SANTIAGO (Reuters) - Thousands of students marched through the Chilean capital on Thursday for the first time since President Michelle Bachelet took power, ratcheting up the pressure on her to fulfill her campaign pledges to overhaul education in the country.
The previous administration of conservative Sebastian Pinera was blighted by dozens of angry and sometimes violent protests by students demanding that changes be made to the privatized education system established under ex-dictator Augusto Pinochet.
Center-left Bachelet, who took power in March, built her electoral campaign around promises to provide better and free education, paid for by a tax reform currently passing through Congress.
But student leaders said on Thursday that there was still not enough clarity on what changes would be made.
“It worries us that of the announcements they have made to date the only thing that they have done is to inject a little more money into this system of segregation, this same system that generates education for the rich and education for the poor,” student leader Melissa Sepulveda said to journalists.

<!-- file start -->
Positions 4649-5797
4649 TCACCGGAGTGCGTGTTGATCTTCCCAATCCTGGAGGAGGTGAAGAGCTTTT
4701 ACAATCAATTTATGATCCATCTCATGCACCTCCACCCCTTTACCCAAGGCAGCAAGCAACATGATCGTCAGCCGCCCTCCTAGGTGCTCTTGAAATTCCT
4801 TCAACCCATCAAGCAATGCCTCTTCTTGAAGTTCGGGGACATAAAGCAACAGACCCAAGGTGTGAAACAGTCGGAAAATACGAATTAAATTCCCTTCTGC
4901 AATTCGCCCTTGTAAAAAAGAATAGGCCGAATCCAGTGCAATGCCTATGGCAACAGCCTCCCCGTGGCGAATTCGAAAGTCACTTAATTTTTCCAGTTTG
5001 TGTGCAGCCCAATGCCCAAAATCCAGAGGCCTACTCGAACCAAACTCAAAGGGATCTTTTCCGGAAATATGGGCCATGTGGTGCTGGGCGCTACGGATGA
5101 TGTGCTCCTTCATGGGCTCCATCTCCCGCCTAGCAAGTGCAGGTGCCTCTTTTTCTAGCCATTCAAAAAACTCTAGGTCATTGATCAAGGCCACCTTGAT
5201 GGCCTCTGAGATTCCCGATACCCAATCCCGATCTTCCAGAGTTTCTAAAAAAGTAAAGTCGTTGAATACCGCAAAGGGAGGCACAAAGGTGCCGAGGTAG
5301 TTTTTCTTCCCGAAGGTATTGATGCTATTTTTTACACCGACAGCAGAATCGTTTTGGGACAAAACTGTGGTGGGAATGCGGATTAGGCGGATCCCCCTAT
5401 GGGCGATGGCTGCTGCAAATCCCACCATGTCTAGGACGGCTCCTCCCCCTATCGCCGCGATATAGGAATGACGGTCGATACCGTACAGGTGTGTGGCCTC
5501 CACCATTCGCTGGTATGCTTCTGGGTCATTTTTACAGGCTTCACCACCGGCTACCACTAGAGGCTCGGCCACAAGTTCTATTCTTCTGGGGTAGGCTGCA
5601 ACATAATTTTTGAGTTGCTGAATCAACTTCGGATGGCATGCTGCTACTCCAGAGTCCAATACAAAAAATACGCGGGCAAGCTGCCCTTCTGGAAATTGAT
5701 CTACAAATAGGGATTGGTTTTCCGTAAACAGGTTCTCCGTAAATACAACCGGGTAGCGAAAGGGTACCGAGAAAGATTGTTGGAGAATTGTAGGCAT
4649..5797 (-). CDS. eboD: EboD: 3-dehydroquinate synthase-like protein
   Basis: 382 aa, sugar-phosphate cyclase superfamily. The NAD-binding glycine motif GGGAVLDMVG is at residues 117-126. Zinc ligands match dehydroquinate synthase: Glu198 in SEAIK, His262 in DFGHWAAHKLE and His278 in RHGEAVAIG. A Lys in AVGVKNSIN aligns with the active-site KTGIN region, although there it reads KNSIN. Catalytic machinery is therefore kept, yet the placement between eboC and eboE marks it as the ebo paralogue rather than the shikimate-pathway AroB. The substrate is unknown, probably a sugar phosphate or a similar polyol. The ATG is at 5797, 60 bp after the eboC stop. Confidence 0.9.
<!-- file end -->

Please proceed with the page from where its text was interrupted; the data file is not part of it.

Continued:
Student groups, chanting and waving flags, filled the streets of central Santiago. Police estimated that around 40,000 people took part, while organizers claimed the number was more than twice that.
Although the march was largely peaceful, there were some violent incidents towards the end. Police fired tear gas as some protesters threw missiles and set fire to a car. One police officer was injured.
Some of the student leaders from the 2011 wave of protests were later elected to the lower house of Congress. They include Camila Vallejo, the most high-profile figure, who won a seat in the legislature running on the Communist Party ticket.
Provisionally supporting Bachelet, she and other 2011 movement leaders retain links to the current generation of student activists, and they attended Thursday’s march.
Reporting by Fabian Cambero, Writing by Rosalba O'Brien, Editing by W Simon and Peter Galloway